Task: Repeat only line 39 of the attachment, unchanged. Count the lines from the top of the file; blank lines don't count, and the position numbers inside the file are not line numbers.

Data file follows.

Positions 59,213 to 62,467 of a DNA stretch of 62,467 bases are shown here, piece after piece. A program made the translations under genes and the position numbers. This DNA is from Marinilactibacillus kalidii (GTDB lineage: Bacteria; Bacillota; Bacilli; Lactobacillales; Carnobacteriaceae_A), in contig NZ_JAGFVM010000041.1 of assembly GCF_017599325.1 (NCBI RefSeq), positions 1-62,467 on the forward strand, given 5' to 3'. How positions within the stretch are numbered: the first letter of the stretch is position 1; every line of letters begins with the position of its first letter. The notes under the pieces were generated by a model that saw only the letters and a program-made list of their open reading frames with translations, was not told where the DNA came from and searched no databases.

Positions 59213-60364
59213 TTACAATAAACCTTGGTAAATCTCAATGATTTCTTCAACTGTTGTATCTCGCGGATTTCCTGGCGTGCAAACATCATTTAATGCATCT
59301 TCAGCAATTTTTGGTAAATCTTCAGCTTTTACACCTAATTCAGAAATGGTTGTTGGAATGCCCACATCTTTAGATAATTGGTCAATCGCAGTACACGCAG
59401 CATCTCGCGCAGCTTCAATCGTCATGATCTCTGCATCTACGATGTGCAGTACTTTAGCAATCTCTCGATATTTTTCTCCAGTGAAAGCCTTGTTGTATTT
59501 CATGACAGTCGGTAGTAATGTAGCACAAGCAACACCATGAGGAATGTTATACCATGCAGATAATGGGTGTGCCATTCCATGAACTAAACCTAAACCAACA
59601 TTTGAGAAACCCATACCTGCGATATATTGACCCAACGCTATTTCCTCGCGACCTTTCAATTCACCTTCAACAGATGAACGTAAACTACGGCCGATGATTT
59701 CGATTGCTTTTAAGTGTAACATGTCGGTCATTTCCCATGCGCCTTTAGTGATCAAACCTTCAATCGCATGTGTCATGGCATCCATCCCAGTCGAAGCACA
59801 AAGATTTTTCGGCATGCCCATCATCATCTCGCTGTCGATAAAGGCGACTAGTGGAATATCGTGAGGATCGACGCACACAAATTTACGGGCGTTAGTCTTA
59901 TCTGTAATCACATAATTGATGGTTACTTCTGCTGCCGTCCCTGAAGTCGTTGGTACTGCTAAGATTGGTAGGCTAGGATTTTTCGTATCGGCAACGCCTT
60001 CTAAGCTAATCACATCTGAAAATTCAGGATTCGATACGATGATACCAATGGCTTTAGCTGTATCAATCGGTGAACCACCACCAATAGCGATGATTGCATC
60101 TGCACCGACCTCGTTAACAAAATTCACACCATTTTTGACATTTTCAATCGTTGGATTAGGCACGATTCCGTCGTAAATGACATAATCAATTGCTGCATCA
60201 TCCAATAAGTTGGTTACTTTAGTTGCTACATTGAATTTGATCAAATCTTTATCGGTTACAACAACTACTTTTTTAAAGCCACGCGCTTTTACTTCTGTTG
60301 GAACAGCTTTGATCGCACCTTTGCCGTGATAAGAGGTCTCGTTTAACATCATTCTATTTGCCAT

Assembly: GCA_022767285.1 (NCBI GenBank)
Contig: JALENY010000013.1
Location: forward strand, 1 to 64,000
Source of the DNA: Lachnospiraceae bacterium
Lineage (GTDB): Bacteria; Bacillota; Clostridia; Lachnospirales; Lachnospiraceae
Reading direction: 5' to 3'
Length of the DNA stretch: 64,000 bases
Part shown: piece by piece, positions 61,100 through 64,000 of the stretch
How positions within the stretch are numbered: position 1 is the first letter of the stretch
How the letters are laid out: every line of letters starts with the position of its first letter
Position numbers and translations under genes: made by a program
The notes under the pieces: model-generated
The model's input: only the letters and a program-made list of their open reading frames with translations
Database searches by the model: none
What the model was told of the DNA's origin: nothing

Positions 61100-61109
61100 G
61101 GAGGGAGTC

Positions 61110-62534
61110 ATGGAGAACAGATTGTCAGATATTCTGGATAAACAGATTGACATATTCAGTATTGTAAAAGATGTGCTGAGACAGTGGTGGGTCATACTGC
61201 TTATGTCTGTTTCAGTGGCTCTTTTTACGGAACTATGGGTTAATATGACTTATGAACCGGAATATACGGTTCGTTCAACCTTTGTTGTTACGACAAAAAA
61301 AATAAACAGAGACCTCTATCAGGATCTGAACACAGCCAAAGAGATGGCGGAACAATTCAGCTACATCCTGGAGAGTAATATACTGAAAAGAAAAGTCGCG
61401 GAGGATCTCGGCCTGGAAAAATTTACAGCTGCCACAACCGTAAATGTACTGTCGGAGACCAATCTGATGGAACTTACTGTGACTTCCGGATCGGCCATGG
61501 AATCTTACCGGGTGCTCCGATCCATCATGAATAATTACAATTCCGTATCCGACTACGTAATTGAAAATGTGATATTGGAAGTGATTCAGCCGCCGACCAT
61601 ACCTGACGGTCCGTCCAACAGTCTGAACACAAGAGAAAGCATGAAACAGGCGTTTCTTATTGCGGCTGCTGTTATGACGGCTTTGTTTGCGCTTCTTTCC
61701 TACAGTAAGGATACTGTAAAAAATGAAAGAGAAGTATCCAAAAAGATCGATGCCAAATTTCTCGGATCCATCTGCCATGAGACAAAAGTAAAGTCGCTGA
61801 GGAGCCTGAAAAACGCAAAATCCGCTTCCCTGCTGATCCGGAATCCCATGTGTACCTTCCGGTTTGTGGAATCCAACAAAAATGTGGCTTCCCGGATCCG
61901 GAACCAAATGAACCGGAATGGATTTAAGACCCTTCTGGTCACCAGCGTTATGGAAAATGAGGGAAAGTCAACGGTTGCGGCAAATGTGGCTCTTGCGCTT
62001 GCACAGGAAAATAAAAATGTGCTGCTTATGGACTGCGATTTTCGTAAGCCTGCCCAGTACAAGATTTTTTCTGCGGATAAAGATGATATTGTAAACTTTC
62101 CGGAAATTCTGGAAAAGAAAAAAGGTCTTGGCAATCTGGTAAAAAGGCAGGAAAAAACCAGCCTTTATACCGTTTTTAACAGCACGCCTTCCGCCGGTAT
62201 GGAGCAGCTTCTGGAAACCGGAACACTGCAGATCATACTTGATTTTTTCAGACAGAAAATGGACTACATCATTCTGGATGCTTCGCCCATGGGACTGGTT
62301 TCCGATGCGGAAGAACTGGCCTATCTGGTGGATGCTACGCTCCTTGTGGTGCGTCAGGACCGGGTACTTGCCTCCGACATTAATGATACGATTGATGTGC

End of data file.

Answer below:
61601 ACCTGACGGTCCGTCCAACAGTCTGAACACAAGAGAAAGCATGAAACAGGCGTTTCTTATTGCGGCTGCTGTTATGACGGCTTTGTTTGCGCTTCTTTCC